“As a long-term institutional investor in Navient and its predecessor Sallie Mae, the AFL-CIO has a profound interest in the company’s performance. We are concerned by Navient’s alleged legal violations involving student loan borrowers. Since government investigations are still ongoing, we are asking those responsible for keeping Navient on the right side of the law to discuss our concerns as soon as possible,” said AFL-CIO President Richard Trumka.

Over the past year, Navient has had legal troubles involving their treatment of military members. In May, it was part of a settlement that agreed to pay $97 million over allegations from the Department of Justice and the FDIC that it overcharged 60,000 active duty military members on their student loans and that it mishandled their payments to maximize late fees in violation of the Servicemembers Civil Relief Act. The Consumer Financial Protection Bureau is also investigating the company’s servicing practices and the Department of Education is reviewing whether the company breached its contract.

“While the men and women of our armed forces were protecting our country, Navient mishandled their loan payments. These types of business practices are unacceptable,” added James Gilbert, Director of the AFL-CIO’s Union Veterans Council and a veteran of the US Navy.

“Navient’s alleged servicing violations are significantly harming its reputation and are jeopardizing its role as a government contractor,” said Heather Slavkin Corzo, Director of the AFL-CIO’s Office of Investment. “Taking financial advantage of soldiers is horrifyingly wrong. The allegations that Navient failed to comply with regulations, if true, pose a real risk to the larger business.”

A copy of the letter can be found at the link below:https://docs.google.com/file/d/0B7WDMtzVyAYQSVpjNDBZNVhDYzQ/edit

Statement by AFL-CIO President Richard Trumka On Immigration Accountability Executive Action

Today is an important step toward rational and humane enforcement of immigration law. On behalf of America’s workers, we applaud the Administration’s willingness to act.  We have been calling upon the White House to halt unnecessary deportations since Spring 2013 because our broken immigration system is an invitation for employer manipulation and abuse, and U.S.-born workers as well as immigrant workers are paying the price.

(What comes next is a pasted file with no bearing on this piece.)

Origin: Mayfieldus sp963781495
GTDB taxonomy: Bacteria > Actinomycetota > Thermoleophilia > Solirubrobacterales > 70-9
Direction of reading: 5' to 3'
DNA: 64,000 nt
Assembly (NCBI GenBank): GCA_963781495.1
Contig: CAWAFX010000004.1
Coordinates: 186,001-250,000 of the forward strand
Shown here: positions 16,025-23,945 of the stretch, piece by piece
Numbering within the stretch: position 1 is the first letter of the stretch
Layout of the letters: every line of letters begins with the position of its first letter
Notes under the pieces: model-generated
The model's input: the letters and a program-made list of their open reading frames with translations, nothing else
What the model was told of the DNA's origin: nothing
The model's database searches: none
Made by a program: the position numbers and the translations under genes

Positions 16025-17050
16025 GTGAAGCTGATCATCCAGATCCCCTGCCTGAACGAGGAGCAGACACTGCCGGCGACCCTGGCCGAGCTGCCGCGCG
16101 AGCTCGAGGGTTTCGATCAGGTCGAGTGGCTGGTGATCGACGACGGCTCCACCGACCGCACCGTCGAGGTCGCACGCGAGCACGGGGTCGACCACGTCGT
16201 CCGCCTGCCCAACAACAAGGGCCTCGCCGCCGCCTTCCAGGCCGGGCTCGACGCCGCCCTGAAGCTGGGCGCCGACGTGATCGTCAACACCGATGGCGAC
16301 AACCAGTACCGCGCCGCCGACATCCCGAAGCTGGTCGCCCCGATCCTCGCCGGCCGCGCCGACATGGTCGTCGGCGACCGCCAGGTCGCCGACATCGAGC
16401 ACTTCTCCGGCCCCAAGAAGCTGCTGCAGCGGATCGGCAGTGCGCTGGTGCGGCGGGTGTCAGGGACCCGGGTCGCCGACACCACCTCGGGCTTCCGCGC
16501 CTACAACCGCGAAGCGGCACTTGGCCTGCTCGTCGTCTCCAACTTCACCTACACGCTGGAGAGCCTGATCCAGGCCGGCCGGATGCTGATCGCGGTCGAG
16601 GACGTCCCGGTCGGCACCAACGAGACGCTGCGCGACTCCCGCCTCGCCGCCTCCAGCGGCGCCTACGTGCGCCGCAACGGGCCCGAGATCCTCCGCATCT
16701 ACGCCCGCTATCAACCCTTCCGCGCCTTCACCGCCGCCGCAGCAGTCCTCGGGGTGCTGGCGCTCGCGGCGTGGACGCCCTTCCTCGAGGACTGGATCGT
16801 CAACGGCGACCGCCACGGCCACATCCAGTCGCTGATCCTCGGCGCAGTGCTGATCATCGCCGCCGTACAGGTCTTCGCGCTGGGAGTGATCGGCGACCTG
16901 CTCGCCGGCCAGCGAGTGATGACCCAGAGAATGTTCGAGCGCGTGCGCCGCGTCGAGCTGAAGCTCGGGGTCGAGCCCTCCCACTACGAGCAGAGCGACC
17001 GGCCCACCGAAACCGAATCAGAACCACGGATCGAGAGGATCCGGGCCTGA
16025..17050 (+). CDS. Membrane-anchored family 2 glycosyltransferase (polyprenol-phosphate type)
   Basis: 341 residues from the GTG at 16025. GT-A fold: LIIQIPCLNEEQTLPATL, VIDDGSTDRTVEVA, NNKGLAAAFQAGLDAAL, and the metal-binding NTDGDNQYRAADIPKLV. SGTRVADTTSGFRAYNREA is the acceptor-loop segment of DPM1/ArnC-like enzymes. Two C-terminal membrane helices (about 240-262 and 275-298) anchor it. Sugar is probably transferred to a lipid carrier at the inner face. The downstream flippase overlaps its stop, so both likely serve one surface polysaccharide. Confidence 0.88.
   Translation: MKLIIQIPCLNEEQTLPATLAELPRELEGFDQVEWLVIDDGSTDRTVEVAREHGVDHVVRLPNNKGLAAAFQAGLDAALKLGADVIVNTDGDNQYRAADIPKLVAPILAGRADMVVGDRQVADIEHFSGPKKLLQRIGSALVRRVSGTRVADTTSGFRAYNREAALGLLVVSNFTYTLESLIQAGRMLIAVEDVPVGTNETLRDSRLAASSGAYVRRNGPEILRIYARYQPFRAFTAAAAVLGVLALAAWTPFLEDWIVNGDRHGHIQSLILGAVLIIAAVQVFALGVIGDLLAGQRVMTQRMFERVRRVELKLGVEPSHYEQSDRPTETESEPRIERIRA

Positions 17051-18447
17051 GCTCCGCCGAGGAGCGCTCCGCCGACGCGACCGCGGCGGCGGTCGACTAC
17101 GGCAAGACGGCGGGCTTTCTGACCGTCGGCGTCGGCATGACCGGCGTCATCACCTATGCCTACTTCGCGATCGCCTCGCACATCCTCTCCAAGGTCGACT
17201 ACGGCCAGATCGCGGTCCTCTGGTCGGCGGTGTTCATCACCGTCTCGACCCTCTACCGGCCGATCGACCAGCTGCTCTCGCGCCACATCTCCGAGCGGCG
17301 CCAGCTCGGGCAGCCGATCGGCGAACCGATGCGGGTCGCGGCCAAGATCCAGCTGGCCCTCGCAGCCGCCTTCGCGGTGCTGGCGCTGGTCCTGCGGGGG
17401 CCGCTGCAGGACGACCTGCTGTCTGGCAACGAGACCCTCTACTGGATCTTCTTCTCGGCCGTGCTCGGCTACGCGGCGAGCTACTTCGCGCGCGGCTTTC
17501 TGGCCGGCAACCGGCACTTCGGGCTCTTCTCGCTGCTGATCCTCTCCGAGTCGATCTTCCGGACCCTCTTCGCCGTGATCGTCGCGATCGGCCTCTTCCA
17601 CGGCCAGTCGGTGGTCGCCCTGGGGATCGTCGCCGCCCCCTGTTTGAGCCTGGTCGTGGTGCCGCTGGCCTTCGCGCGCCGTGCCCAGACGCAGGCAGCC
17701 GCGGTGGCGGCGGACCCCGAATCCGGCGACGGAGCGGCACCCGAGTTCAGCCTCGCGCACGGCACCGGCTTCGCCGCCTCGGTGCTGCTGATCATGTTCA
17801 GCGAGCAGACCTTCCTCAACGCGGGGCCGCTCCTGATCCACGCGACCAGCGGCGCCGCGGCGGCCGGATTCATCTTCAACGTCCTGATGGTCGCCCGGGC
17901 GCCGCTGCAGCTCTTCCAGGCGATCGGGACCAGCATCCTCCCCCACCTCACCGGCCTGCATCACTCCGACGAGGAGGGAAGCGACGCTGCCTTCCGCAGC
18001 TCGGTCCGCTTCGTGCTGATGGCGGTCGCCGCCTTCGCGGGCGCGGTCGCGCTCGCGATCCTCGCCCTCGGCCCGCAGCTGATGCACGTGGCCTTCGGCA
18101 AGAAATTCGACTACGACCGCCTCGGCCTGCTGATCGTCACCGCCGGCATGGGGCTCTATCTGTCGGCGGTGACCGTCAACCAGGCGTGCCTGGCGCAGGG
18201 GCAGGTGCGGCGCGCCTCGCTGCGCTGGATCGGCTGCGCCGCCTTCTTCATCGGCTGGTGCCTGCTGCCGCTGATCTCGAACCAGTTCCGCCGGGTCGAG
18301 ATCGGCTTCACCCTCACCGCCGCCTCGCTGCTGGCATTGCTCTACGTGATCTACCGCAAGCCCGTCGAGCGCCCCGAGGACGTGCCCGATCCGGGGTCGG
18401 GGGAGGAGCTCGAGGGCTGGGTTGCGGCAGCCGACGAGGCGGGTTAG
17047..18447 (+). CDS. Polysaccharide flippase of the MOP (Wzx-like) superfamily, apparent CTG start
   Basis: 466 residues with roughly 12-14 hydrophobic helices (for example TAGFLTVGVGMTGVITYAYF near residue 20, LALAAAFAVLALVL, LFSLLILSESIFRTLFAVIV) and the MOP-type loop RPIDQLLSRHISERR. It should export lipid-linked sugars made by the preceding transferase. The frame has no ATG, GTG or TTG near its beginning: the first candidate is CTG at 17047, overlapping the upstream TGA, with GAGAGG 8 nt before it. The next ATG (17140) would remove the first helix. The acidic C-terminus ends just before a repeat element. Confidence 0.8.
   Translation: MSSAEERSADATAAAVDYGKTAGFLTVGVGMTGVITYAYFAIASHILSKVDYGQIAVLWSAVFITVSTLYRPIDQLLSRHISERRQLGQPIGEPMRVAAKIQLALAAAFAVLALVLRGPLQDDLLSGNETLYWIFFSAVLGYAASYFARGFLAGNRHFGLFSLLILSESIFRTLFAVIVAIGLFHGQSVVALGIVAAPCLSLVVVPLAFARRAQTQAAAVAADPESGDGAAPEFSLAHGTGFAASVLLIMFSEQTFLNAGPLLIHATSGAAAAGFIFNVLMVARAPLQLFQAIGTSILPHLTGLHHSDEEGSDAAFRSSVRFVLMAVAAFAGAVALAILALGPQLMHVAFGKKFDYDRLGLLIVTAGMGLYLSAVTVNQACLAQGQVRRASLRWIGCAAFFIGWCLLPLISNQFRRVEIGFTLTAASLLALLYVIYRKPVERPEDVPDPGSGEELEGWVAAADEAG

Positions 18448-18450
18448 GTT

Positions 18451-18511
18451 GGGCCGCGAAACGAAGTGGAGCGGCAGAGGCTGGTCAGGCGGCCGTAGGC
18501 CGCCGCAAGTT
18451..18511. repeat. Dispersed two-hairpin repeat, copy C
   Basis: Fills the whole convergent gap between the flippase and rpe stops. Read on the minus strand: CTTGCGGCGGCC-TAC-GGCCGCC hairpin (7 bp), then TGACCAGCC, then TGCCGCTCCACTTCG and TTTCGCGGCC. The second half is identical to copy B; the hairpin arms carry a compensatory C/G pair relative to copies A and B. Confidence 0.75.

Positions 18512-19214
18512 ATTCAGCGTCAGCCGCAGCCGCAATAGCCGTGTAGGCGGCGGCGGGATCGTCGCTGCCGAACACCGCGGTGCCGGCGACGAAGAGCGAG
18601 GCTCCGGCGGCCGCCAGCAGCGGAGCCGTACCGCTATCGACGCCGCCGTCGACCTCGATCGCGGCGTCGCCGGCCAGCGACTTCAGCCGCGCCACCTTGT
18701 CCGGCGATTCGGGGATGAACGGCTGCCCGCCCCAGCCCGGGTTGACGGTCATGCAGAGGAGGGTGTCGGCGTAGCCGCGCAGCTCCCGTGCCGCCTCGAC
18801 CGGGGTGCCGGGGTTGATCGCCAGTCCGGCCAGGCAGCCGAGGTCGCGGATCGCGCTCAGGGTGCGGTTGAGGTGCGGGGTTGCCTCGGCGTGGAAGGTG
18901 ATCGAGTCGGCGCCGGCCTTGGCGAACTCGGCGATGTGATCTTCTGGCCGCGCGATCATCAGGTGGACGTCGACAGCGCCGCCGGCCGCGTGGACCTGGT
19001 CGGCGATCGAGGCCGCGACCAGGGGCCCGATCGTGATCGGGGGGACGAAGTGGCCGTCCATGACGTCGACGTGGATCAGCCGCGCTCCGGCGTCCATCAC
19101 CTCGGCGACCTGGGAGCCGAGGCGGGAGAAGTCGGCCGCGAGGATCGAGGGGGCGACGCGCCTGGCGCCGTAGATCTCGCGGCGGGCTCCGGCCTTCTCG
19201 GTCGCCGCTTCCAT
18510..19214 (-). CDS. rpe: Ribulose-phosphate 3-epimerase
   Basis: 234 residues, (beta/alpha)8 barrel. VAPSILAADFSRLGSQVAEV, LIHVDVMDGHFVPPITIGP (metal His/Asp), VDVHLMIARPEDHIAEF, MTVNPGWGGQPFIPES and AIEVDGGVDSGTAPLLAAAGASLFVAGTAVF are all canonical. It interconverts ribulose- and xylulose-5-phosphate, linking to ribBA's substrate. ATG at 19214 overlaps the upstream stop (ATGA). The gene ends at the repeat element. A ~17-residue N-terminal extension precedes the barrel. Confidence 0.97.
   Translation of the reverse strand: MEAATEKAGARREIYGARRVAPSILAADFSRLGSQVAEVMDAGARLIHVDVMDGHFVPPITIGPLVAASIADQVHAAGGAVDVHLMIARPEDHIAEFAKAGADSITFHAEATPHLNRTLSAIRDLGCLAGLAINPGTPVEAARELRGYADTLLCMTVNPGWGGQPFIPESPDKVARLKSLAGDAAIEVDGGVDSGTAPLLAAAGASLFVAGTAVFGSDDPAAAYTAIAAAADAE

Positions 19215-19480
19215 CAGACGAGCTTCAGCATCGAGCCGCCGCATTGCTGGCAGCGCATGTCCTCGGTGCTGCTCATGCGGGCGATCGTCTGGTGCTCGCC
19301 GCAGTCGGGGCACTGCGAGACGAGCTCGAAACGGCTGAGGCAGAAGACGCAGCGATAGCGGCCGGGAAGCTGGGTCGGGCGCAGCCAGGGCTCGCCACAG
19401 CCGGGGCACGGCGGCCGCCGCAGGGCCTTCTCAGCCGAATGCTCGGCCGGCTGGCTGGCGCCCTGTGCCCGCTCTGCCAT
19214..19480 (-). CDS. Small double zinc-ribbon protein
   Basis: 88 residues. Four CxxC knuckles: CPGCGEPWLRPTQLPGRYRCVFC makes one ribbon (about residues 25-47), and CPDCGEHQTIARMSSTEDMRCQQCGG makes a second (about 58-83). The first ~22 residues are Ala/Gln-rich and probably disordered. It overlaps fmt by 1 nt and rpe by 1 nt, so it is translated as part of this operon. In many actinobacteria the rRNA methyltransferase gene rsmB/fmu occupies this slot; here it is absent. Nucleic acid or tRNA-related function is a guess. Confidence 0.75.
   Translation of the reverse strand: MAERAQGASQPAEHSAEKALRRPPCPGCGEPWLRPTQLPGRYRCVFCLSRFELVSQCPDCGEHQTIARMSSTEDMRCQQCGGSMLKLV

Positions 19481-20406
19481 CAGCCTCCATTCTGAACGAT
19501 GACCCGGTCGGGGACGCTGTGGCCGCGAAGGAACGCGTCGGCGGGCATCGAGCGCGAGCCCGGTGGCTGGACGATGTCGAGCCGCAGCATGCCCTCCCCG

By extending relief and work authorization to an estimated 4 million people, the Obama Administration will help prevent unscrupulous employers from using unprotected workers to drive down wages and conditions for all workers in our country.  Although this fix will be temporary, it will allow millions of people to live and work without fear, and afford them the status to assert their rights on the job.

The Administration is operating within its authority to advance the moral and economic interests of our country, and while we stand ready to defend this program, we must also be clear that it is only a first step.  Unfortunately, more than half of those who currently lack legal protections will remain vulnerable to wage theft, retaliation, and other forms of exploitation.

In addition, we are concerned by the President’s concession to corporate demands for even greater access to temporary visas that will allow the continued suppression of wages in the tech sector.  We will actively engage in the rulemaking process to ensure that new workers will be hired based on real labor market need and afforded full rights and protections.